First approximation: An InnoDB table or index will be 2-3 times as large as you would expect from adding up the column sizes.
I get 53 for
VARCHAR(1023) with an average of 51 characters.
VARCHAR for non-small max needs 2 bytes for length. This also assumes there are no non-English letters in the url. For example, each Chinese character takes 3-4 bytes. The index size needs to be computed in bytes.
For your 3 examples, there won't be a lot of difference, since most of the 2x-3x comes from BTree overhead, padding, row overhead, etc.
Another thing that can make a significant difference in index size is whether the rows are are inserted in sorted order -- or not. That leads to well packed BTree blocks -- or not.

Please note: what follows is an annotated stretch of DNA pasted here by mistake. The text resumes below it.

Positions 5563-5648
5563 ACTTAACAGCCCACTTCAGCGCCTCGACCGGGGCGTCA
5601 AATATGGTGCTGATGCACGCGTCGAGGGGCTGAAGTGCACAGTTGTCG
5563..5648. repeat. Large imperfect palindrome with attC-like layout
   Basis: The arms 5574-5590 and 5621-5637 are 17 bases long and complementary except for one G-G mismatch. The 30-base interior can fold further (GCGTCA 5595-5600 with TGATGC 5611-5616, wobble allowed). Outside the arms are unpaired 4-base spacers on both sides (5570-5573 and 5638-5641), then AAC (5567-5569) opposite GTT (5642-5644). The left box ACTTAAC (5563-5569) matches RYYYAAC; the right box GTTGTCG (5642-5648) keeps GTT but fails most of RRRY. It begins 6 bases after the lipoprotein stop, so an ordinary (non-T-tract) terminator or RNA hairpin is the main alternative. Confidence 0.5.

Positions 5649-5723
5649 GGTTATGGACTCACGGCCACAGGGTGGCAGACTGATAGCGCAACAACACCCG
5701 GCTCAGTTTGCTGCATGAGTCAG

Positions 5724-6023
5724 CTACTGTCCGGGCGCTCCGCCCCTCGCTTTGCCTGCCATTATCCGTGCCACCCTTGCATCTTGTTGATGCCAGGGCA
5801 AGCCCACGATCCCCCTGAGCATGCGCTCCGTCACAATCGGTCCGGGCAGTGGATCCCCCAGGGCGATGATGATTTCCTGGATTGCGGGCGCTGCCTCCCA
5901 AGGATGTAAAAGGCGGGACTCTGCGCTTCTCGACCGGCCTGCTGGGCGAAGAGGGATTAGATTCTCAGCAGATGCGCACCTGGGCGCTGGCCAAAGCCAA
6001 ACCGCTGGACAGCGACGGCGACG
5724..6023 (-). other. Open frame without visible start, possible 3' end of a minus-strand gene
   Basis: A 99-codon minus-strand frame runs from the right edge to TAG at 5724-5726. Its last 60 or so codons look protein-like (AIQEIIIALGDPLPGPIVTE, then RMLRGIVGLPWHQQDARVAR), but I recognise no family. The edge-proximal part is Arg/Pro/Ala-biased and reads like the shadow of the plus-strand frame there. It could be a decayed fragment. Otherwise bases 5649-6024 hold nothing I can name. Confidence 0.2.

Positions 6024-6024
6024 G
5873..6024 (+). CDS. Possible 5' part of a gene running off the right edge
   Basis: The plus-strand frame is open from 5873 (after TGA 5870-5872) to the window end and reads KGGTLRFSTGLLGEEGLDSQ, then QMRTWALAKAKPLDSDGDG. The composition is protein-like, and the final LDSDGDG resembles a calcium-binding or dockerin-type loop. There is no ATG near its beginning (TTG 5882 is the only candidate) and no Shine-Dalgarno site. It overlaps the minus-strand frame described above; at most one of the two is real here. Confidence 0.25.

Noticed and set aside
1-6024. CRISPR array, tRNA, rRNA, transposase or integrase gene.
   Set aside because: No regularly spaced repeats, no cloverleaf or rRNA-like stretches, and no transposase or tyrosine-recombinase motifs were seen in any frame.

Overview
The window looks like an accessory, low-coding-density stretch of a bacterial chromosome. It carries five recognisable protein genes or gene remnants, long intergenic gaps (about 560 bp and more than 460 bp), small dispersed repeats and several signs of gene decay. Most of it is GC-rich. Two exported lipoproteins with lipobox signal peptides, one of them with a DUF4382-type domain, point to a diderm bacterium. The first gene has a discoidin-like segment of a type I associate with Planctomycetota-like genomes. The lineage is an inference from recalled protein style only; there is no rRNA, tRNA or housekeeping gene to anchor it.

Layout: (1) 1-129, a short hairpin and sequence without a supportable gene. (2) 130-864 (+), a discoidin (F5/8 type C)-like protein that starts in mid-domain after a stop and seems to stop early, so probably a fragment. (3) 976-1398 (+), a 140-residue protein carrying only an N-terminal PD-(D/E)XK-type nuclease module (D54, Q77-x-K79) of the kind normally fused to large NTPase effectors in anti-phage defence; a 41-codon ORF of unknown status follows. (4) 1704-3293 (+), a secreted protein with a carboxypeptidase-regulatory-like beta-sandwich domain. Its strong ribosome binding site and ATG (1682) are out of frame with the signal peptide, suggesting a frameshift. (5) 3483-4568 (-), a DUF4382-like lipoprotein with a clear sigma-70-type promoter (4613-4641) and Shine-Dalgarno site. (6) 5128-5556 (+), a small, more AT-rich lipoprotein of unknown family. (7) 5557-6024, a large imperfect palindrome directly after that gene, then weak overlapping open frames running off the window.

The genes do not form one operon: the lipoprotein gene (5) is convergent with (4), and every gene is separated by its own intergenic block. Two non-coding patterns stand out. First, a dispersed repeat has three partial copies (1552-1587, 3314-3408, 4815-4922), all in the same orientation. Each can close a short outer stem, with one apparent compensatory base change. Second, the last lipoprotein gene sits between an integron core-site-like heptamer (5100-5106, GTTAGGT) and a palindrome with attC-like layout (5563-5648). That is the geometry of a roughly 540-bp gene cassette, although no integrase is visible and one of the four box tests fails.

Also, your numbers are incomplete. Three different cases: MyISAM index, InnoDB PRIMARY KEY, InnoDB secondary key.
For InnoDB secondary key, the
PRIMARY KEY is tacked on. So, you need to add whatever sized those column(s) are. Typical case: 4 bytes for
Even if you get past all that, there will be anomalies. A 1-row table will have 16KB for each secondary index. At a certain table size, the "allocation unit" switches from 16KB to 4MB. After that, adding a row will rarely change the index size, but sometimes will show a big jump.
An aside... Indexes using
SHA2 (or other digests/hashes) are notoriously bad for performance on huge tables. They lead to random accesses, which blows out cache, which leads to reads and writes being I/O bound, which is deadly for huge tables.